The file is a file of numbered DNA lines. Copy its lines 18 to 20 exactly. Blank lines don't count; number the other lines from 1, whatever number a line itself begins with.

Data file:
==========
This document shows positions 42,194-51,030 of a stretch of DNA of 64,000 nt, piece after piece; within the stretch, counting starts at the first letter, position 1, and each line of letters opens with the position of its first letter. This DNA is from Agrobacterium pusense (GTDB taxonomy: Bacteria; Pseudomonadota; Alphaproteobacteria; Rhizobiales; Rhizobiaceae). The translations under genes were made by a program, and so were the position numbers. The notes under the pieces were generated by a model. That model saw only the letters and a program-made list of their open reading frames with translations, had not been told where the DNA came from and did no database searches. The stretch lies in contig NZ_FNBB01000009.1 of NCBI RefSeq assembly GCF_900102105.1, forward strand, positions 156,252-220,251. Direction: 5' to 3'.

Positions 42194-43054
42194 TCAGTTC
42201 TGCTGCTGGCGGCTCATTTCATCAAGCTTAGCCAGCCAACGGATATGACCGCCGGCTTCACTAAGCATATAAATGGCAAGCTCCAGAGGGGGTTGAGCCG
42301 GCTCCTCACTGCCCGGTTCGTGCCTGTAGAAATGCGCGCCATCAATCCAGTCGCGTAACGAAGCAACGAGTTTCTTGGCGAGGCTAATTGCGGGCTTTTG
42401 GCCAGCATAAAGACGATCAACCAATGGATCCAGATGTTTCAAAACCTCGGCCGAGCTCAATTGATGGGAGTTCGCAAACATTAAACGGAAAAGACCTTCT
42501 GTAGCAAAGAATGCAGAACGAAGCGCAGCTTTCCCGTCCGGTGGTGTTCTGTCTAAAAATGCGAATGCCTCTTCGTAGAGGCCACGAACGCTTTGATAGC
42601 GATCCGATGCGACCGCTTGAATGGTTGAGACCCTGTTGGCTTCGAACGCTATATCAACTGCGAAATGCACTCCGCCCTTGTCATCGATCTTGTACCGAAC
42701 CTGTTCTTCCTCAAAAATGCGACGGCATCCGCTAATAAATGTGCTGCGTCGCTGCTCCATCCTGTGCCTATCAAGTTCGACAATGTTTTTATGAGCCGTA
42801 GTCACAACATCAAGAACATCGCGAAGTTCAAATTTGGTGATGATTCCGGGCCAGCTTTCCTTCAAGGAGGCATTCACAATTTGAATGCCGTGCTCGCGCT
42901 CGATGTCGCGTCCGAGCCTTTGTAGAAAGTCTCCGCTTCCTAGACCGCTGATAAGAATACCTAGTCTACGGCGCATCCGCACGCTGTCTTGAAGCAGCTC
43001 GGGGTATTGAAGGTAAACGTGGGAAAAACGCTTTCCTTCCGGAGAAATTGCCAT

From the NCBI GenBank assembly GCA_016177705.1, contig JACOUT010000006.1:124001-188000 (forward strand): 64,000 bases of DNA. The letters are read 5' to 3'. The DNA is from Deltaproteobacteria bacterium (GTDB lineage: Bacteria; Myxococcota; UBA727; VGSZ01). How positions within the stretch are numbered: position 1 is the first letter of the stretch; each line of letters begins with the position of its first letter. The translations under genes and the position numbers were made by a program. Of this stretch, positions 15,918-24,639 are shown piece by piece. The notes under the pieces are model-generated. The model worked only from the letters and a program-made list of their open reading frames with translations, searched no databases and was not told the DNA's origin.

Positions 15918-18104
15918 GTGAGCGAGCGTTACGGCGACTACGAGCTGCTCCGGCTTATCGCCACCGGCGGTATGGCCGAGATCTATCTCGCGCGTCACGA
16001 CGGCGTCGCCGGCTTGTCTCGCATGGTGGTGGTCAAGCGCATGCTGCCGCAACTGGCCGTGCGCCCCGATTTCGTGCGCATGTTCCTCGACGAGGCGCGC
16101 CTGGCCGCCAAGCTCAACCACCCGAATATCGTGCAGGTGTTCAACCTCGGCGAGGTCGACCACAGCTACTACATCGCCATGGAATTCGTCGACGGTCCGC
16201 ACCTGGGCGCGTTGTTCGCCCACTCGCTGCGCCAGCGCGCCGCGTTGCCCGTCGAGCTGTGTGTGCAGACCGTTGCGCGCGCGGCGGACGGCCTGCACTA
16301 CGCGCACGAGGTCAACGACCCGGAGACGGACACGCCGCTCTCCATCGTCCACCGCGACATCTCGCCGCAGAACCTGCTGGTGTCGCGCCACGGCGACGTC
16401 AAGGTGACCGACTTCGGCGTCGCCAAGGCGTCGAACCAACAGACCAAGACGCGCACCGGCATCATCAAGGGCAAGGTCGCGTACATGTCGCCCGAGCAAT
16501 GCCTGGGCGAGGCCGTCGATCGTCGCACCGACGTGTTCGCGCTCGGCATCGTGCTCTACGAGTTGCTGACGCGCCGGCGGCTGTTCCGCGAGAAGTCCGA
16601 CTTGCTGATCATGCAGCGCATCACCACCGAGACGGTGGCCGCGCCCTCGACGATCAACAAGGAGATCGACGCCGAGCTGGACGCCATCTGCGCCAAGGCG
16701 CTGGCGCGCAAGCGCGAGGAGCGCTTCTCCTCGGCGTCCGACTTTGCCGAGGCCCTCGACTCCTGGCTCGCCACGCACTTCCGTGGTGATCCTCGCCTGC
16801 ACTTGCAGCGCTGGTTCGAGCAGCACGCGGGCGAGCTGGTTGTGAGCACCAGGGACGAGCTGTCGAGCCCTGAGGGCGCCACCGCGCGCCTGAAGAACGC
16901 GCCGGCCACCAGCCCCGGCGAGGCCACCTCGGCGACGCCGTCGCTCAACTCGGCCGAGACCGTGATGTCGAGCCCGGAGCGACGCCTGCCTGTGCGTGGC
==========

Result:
16201 ACCTGGGCGCGTTGTTCGCCCACTCGCTGCGCCAGCGCGCCGCGTTGCCCGTCGAGCTGTGTGTGCAGACCGTTGCGCGCGCGGCGGACGGCCTGCACTA
16301 CGCGCACGAGGTCAACGACCCGGAGACGGACACGCCGCTCTCCATCGTCCACCGCGACATCTCGCCGCAGAACCTGCTGGTGTCGCGCCACGGCGACGTC
16401 AAGGTGACCGACTTCGGCGTCGCCAAGGCGTCGAACCAACAGACCAAGACGCGCACCGGCATCATCAAGGGCAAGGTCGCGTACATGTCGCCCGAGCAAT